John suffered his second puncture in as many days so we decied to change the inner and the tyre. Efficiently he changed the necessary while I mended the puncture, qnd kept us fed with fresh hazelnuts from the tree under which we were working;
The final part of the day turned into a sprint to try to outrun the rain. We failed miserably. The thunder clouds caught us and made locating the campsite in Paray le Monial a bit of a mission. Lovely campsite though; peaceful and well-equipped.
It has been blissful. John cycled off into the village for croissants for breakfast (just needed the beret...) and returned with a big smile and lots of pastries. Sitting in the sun having made coffee on our rather splendid stovetop coffee pot watching the long morning shadows on the hills was just blissful. After breakfast we dawdled our way up to the local windmill. There just happened to be one of the gys who looks after the windmill (built in the early 1800s) up there, and he very kindly gave us a guided tour and run down (in French) of how the grain is milled. Amazing how much you can understand from context, a patient speaker of the language, and a smattering of appropriate voacabulary.
Once back at the campsite John set up a shade. A Dutch couple watched this until the bike that was holding the tarp up fell on my head, and then came over with some tent poles that they leant us for the afternoon. I spent the afternoon sketching the hills, while John does what he really enjoys - snoozing, reading, and eating.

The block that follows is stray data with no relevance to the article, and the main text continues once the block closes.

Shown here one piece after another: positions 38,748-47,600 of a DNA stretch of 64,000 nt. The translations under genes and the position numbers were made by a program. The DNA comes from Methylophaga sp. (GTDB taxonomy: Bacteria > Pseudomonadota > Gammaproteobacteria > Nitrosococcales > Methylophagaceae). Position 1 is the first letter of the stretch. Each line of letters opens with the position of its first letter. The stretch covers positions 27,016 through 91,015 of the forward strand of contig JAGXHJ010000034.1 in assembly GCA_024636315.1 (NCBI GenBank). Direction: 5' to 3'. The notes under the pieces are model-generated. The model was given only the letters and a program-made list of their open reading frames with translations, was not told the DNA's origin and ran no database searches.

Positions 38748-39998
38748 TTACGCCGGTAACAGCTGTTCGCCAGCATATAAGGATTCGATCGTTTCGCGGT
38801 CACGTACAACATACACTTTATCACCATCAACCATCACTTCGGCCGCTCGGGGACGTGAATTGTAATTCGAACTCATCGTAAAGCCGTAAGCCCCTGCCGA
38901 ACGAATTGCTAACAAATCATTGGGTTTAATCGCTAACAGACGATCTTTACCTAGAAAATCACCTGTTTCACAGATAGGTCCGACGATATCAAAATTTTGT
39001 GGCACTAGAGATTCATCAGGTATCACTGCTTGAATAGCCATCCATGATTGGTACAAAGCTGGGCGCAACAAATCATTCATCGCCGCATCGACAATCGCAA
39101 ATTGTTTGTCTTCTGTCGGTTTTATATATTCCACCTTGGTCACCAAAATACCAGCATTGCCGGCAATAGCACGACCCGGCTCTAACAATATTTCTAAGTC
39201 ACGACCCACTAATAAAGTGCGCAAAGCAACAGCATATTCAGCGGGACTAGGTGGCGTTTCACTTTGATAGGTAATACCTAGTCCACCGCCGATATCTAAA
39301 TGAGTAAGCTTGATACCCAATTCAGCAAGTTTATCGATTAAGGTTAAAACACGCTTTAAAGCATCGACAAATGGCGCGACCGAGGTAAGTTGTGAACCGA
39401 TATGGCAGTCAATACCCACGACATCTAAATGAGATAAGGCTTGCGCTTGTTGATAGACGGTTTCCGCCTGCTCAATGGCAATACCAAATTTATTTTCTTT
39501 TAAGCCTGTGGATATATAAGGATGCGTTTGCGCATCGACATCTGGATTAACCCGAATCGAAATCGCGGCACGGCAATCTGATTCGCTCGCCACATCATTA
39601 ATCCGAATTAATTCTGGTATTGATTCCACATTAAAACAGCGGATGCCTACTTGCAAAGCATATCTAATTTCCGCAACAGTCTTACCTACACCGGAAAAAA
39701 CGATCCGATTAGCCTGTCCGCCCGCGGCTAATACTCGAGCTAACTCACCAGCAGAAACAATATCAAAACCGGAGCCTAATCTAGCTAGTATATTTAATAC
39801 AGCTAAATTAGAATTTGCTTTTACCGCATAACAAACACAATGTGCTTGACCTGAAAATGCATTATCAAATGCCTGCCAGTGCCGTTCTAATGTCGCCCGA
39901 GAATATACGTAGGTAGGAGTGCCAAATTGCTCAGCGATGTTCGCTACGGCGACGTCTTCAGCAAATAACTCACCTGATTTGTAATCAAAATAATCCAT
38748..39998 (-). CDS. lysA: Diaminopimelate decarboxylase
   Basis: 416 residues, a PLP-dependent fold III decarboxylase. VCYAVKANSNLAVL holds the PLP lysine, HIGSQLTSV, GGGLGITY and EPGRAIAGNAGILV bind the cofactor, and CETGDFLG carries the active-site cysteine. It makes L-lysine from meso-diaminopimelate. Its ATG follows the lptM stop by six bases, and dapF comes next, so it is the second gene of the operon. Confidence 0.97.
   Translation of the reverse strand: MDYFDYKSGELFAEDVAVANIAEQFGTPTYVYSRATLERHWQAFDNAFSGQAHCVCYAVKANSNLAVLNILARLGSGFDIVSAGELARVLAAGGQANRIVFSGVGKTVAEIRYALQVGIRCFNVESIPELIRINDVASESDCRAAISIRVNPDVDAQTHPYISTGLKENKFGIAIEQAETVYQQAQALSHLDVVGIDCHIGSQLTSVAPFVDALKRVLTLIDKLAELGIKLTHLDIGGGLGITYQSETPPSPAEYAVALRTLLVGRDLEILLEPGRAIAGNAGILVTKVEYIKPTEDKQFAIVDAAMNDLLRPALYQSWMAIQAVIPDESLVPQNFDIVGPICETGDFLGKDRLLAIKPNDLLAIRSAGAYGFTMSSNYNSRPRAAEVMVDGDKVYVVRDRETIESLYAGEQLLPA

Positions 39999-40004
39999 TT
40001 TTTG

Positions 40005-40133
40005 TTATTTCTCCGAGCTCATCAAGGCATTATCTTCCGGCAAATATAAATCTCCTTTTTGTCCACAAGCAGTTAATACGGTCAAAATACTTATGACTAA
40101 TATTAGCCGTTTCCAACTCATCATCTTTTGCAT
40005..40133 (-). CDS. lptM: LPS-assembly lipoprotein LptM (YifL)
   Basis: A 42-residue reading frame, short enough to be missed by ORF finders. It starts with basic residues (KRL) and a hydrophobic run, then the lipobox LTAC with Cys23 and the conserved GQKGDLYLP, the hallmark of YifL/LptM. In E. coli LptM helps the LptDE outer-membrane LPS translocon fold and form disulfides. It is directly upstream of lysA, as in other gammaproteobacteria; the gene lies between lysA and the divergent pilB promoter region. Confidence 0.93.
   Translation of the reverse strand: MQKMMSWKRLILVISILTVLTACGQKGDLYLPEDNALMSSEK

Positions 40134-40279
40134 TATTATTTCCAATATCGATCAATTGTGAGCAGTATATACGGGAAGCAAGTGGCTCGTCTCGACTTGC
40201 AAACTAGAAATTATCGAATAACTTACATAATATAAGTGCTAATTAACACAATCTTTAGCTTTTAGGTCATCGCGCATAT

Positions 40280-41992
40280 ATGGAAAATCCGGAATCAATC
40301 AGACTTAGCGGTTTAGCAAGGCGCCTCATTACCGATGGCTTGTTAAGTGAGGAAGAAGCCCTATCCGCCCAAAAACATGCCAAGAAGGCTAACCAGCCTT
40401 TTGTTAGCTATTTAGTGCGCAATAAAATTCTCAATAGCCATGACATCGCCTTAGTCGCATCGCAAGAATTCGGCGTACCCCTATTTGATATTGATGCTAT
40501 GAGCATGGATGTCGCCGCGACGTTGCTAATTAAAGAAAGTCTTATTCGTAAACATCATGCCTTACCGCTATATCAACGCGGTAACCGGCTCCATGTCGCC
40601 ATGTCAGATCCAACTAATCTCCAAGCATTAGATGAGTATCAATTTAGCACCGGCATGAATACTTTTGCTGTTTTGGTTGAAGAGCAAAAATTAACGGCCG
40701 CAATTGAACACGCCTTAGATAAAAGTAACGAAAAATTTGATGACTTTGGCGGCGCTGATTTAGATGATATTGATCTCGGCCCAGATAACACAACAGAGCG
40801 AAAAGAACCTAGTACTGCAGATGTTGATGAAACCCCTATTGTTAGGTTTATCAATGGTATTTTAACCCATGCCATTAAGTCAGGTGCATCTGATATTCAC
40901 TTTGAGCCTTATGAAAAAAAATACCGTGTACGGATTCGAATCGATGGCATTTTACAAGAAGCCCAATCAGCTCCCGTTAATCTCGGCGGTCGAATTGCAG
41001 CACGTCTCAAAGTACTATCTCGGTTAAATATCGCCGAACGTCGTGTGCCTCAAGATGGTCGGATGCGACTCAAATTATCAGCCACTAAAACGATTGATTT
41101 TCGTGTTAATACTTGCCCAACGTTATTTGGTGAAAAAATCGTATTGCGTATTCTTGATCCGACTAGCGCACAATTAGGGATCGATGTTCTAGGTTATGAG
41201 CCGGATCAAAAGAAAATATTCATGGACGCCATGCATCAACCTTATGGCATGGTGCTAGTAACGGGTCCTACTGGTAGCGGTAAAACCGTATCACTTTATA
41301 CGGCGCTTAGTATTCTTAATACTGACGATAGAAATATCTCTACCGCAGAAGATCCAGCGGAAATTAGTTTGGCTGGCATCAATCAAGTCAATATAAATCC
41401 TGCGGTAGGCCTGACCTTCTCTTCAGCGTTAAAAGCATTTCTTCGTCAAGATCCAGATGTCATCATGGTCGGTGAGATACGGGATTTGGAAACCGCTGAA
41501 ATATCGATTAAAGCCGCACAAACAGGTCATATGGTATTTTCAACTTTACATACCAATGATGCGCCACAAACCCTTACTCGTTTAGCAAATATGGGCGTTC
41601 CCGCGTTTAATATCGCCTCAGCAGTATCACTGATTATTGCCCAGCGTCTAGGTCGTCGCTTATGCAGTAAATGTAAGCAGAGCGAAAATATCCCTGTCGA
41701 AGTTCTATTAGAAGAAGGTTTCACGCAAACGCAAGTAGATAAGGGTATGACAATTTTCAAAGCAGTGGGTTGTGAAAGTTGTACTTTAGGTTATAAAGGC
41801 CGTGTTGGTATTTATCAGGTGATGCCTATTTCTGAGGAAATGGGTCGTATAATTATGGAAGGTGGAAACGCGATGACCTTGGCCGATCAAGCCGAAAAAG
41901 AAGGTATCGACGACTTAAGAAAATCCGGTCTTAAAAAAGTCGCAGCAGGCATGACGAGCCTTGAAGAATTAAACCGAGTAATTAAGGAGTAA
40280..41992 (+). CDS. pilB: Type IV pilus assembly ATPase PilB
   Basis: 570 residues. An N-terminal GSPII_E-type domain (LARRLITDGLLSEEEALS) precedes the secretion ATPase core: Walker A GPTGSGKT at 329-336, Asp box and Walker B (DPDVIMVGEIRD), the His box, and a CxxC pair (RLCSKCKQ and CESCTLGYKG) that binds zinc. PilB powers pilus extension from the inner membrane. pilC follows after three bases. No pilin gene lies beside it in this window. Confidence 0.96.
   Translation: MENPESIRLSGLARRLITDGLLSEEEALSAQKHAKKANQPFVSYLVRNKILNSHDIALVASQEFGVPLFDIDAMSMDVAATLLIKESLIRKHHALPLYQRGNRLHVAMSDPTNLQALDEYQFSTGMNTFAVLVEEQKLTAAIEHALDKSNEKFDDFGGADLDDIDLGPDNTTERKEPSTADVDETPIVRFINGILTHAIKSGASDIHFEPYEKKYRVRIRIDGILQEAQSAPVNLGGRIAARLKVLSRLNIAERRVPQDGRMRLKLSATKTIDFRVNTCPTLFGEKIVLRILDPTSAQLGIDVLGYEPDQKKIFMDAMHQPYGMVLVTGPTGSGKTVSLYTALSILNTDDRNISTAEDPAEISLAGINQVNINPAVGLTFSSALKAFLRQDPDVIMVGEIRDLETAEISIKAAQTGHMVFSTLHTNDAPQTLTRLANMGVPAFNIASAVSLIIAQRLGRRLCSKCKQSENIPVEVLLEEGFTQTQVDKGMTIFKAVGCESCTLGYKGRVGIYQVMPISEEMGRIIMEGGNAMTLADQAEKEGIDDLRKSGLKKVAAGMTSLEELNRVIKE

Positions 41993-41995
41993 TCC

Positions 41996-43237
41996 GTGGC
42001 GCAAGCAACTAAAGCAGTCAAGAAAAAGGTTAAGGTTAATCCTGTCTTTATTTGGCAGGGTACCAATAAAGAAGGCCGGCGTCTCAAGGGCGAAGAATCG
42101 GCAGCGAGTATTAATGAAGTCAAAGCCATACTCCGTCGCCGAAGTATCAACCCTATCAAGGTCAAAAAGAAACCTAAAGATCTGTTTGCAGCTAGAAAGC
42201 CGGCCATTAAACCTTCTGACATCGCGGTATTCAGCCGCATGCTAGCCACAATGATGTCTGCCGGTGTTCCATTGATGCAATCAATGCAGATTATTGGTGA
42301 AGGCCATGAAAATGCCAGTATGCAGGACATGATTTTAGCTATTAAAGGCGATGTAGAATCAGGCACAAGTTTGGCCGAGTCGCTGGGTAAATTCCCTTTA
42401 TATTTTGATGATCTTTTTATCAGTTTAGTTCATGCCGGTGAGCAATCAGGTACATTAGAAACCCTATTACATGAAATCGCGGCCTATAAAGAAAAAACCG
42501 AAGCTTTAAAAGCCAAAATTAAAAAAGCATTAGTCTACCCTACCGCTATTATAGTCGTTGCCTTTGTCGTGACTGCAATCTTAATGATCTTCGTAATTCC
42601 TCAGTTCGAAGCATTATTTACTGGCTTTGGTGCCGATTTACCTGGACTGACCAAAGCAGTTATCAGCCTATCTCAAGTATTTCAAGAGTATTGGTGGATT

Today we encountered a lot of encouragement from other cyclists qnd from motorists ranging from friendly waves to fanfares of car horns;
We are now in a fantastic campsite. Santenay is a pleasant village from which the smell of apples and wine emanates and stone buildings are surrounded by flowers and old wine presses. The view from the tent is fabulous with hills covered in vines. I am now off to sample the produce of said hills :-)
We woke to light fog that mean that everything was dripping wet, especially the tent. The failure of us to locate a supermarket yesterday also meant that breakfast was a little meagre, although Tobiqs kindly shared his bread with us. He decided to accompqny us as far as Dole, and then continue on from there.
The cycle was mainly along the canal on a sunny day that was almost perfect except for the head wind. Headed into town stopping at a place zith a fascinqting blocky church with one of the multi-coloured tiled rooves that are fmous in this region. Dole was a wonderful surpise. Chalky grey stone buildings built on a steep hill, narrow alleyways, and all topped with a cathedral. The campsite was a lovely place on its own island and we could see the whole town right out of the tent doorway.
People have been friendly and helpful in France in the last three days - they are lovely! Had a delightful meal in town by way of a change, and, clutching our phrase book, managed to do all the choosing etc in French!
Doing what we do best, eating cake.
On the Loire. The river is dotted with mediaeval (never could spell that word) towns with great bridges. Most of them had lovely little campsites by the river looking up at the castle/chateau/cathedral.
Rain in Orleans. Looking happy despite the weather.
Chateau Chambord. An absolute folly built by Luis or Phillipe the something-or-other as a hunting lodge. It has hundereds of rooms ands was supposedly designed with the help of Leo DaVinci. The guy who built it stayed there for less than 50 days in total.
From here we head north and into britany for the last few days of the trip. The next posting will probably be made from the ferry as we return to the UK. Booo.